It turns out that prioritizing dialogue over story, pacing, and overall cohesiveness actually makes for a pretty good movie. In the 2012 independent film, Frances Ha, characters walk around, talk, and pursue seemingly no established goal without any real external conflict; it’s missing everything that makes a story a … story.

There’s a girl, Frances, whom wants to be a dancer, a successful friend who is unsatisfied with her success, and privileged friends who are, of course, artists. As an added bonus, Frances Ha is beautifully shot and colored; New York City looks best in black and white. The film is slow and calm and never exactly pushes viewers to the edge with suspense. In the end, with the exception of the titular character’s moderate success towards a slightly elevated status quo, the story ends extremely close to where it was at the start of the picture. What really draws the audience into films like this one is the smart, compelling, situational dialogue. It feels so real and reminds us of the kind of conversations we have between the major hurdles of the day. Imagine the stuff we talk about when we’re lying in bed, eating dinner, or doing laundry with a friend or loved one.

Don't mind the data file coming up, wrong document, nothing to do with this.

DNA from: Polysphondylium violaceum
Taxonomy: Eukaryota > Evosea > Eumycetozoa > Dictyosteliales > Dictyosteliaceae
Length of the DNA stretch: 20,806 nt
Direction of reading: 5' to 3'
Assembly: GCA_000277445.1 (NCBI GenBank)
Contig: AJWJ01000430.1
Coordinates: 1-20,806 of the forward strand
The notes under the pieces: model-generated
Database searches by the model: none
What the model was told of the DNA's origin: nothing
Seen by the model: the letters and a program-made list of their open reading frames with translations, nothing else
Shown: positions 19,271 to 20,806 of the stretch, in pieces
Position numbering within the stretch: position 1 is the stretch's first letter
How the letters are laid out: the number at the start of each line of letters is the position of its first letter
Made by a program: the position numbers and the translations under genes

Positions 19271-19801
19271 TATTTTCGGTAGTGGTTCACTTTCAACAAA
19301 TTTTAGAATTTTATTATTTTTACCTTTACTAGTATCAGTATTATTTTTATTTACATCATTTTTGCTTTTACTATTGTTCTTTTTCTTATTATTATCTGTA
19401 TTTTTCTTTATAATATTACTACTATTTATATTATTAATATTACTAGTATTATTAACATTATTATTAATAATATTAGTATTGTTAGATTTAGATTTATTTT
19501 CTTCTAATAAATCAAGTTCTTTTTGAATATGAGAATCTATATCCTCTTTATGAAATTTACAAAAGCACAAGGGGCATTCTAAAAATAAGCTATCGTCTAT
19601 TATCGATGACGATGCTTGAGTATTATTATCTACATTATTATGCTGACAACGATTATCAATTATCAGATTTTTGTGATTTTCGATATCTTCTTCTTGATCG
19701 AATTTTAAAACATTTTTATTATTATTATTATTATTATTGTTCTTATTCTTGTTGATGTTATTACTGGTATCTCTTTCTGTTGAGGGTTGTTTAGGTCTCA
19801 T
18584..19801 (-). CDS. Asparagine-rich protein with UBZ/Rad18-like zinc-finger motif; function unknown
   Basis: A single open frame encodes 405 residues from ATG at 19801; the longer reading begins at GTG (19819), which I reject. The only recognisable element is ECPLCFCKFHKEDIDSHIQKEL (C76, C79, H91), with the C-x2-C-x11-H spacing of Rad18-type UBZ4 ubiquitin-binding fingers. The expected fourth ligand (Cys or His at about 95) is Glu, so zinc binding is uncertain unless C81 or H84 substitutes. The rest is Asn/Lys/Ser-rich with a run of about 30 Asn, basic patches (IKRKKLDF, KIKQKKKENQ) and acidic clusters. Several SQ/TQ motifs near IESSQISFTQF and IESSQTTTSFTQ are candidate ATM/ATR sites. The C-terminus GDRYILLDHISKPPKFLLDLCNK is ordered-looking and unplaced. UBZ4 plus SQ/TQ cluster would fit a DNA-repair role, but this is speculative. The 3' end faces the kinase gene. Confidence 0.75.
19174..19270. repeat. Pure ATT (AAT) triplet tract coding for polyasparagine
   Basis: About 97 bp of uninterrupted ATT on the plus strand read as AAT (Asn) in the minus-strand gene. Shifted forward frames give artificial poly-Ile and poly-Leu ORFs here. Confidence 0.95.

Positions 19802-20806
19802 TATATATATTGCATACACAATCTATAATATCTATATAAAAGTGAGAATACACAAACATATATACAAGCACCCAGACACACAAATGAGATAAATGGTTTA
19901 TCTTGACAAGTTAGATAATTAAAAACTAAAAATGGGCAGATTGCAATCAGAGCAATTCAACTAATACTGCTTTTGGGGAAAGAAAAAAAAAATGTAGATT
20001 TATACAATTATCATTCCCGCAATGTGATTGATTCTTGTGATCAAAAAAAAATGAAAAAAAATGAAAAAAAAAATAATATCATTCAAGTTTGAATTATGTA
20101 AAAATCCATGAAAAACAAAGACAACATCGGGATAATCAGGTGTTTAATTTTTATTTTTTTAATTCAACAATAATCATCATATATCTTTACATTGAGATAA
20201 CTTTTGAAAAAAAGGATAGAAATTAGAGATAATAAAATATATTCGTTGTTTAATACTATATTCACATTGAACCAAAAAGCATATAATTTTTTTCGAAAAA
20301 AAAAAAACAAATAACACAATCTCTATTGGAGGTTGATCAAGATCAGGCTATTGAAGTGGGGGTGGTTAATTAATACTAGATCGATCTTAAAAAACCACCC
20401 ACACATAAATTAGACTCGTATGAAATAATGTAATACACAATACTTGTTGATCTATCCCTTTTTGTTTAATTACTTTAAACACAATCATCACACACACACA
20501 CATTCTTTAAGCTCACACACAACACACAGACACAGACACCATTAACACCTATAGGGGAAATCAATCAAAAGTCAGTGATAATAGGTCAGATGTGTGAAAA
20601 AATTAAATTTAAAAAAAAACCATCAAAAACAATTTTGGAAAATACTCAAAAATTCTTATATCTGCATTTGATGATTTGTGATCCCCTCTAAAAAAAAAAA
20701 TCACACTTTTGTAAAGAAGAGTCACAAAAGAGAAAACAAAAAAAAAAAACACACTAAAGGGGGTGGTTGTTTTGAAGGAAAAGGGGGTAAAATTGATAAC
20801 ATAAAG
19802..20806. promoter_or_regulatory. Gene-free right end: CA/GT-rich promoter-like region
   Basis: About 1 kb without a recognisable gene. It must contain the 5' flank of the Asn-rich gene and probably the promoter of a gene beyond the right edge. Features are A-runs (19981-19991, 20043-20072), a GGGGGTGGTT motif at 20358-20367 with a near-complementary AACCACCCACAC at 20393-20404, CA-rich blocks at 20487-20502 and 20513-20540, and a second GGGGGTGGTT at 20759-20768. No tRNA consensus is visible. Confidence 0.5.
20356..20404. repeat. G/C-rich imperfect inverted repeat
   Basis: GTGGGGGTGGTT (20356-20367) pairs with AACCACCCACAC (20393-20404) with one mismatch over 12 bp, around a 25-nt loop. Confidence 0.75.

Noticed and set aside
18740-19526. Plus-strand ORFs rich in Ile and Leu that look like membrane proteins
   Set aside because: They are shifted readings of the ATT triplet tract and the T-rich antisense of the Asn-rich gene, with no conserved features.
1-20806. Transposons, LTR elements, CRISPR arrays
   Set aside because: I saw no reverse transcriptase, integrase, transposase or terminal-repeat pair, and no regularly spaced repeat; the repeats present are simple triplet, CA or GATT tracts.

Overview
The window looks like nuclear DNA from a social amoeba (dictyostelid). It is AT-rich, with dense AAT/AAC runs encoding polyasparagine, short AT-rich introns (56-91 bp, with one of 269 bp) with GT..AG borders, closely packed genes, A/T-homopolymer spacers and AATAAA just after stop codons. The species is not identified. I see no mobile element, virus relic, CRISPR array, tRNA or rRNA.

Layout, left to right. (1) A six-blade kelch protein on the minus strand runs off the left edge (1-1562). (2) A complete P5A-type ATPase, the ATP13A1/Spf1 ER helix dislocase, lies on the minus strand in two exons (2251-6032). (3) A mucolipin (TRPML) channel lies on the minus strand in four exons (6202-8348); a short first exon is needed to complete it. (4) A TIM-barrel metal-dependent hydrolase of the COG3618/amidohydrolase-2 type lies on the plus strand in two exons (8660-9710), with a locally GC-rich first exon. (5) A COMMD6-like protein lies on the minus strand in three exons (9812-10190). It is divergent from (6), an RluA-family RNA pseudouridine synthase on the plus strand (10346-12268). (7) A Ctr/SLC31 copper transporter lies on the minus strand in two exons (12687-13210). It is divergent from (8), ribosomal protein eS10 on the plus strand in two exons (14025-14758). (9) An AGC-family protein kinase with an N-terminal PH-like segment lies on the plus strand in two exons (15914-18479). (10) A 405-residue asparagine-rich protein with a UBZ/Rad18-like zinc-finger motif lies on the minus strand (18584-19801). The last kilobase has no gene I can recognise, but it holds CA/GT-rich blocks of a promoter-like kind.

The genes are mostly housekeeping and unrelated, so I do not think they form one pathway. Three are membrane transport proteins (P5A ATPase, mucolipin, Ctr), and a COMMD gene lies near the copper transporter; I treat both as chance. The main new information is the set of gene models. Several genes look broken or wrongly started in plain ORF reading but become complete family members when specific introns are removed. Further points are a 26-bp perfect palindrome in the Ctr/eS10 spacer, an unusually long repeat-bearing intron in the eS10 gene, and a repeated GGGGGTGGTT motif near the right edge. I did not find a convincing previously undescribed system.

That’s more or less the gist of “Mumblecore.” A niche genre of films for people to enjoy watching a lineup of colorful characters mumble their way through roughly ninety minutes or more.


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